Ken Burns reminds us of what we share: Latest effort, memorize the Gettysburg Address

By Christopher Quinn, The Atlanta Journal-Constitution |  Nov 20, 2013

The Atlanta Journal-Constitution

Ken Burns, who brought new levels of interest and art to American documentaries on subjects from the Civil War to baseball, is starting a movement that has attracted all five living presidents.

He is encouraging people to memorize Abraham Lincoln's Gettysburg Address as a reminder of who we as Americans are and as a springboard for a more civil public conversation. Burns is inviting people to video themselves reciting the address and post it on a website he has created.

So far, Georgians hold the lead among states, with 52 videoed submissions by people ranging from former president Jimmy Carter to two-year-old Lincoln Bixler, the son of a former Atlanta Journal-Constitution staff member.

The AJC caught up with Ken Burns Wednesday, the day after the 150th anniversary of Lincoln's delivery of his most famous speech, to ask three questions about his Quixotic quest.

Q: Why did you choose the Gettysburg Address rather than any other famous American speech, such as the Rev. Martin Luther King's "I have a dream" speech?

A: I have been working on a documentary in the last year about a tiny school in Putney, Vermont, the Greenwood School who host boys with learning differentiations....Each year after they come back from Thanksgiving, they are asked to memorize and then recite the Gettysburg Address. I was asked to be a judge about 10 years ago and just wept openly about the courage these boys...it's a short speech, it's 272 words, but it's a minefield for these boys with their differentiations....It's the most import speech in American history...It's doubling down on the Constitution...Abraham Lincoln wrote that and delivered it out of the carnage of that battle and war....it is incredibly inspirational.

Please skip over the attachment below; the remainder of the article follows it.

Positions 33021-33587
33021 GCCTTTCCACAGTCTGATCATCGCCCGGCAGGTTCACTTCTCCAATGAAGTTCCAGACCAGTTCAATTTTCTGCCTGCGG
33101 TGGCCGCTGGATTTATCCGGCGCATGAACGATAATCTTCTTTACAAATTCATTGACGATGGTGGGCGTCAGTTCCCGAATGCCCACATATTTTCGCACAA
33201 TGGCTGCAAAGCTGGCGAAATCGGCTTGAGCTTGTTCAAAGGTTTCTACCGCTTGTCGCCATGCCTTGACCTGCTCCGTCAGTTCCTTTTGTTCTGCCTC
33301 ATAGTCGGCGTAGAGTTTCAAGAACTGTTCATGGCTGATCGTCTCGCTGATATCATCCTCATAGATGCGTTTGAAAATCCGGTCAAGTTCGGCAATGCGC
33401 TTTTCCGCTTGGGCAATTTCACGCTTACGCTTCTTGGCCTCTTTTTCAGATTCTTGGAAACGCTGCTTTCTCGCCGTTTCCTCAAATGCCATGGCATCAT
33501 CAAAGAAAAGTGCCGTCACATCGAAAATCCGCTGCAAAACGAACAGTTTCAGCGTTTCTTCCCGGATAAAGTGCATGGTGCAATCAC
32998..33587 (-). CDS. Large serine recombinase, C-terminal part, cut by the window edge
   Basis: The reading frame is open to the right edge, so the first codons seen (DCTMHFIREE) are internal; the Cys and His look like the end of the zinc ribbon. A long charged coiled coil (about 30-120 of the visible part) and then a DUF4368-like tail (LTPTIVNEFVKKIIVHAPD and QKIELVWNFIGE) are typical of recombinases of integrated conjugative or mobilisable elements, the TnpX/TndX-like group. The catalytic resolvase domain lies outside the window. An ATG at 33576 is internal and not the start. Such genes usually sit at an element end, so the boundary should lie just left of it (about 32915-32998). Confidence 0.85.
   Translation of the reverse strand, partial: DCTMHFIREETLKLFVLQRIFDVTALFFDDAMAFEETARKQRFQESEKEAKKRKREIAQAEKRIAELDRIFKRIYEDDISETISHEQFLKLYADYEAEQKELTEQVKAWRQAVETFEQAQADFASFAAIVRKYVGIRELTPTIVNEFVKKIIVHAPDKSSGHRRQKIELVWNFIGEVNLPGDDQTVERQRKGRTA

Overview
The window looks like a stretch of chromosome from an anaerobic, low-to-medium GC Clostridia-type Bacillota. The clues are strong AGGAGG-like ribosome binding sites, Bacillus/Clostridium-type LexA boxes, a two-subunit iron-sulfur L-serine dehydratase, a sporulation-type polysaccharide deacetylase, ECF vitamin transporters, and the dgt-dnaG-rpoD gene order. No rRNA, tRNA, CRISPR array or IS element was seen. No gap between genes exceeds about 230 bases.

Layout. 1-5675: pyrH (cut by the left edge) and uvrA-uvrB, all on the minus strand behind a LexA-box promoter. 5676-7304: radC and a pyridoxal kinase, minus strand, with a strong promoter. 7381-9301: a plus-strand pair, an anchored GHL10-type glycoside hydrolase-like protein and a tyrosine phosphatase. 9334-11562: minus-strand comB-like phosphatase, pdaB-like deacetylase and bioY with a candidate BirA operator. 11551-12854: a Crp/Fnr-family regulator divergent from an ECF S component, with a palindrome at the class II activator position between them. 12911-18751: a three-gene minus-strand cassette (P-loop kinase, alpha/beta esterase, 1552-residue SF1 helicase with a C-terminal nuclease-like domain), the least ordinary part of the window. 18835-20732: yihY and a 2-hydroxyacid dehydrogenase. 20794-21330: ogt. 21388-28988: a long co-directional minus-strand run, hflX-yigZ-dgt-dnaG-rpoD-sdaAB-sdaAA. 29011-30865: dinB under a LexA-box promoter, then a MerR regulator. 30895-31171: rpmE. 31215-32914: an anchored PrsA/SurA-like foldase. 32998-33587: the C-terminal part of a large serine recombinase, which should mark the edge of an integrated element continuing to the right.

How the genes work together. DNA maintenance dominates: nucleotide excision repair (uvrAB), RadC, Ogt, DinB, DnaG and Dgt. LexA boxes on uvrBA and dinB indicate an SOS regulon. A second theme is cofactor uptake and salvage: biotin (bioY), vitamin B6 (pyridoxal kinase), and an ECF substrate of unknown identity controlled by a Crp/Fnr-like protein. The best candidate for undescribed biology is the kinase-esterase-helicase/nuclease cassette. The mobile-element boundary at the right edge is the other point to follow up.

Q: What do you hope this movement engenders?

A: We suffer from too much pluribus (Latin for "many") and not enough unum ("one," from the Seal of the U.S., E PLURIBUS UNUM, "Out of many, one"). We are always making distinctions, red states and blue states, white and black, rich and poor, East and West, and we forget what we share in common...I just thought, won't it be great if we could get whole bunch of people from all sides...all the living presidents, Bill O'Reilly and Rachel Maddow, Bill Gates and Warren Buffett, [Rep.] Nancy Pelosi and [Sen.] Marco Rubio to memorize this speech and video themselves reading it and upload it to the website.

What has been great in the week and one day since we launched the campaign is that you can see the mashup of some of folks reading the Gettysburg Address...Georgia has has given us more responses than any other state. I am hoping its going to continue to swell as we go through the holiday and into the new year. By April 15 of next year (when his documentary on the school broadcasts) I hope to have had thousands upon thousands of Americans participating.

I hope to use this to help us come together around our history where we can all can agree and coalesce and have civil discourse.

Q; How will you measure the success of this movement?

A: I think its already overwhelmingly successful....(He helped recruit notable people)...and now we are getting so called ordinary people uploading their own versions. The U.S. soccer team did a mashup of the entire team. Stephen Colbert did a version that takes a lot of the pompousness out of it. It's already a huge success. I hope we look back on it in years to come and say we contributed to the largest mass memorization in history.

(c)2013 The Atlanta Journal-Constitution (Atlanta, Ga.) Distributed by MCT Information Services

This article originally appeared in the Atlanta Journal-Constitution publication. Content was produced by outside parties not affiliated with Bank of America. Opinions or ideas expressed are not necessarily those of Bank of America, Merrill Lynch Wealth Management, U.S. Trust or Bank of America Merrill Lynch, nor do they reflect their views or endorsement. These materials are for informational purposes only. Bank of America, Merrill Lynch Wealth Management, U.S. Trust and Bank of America Merrill Lynch do not assume liability for any loss or damage resulting from anyone's reliance on the information provided.


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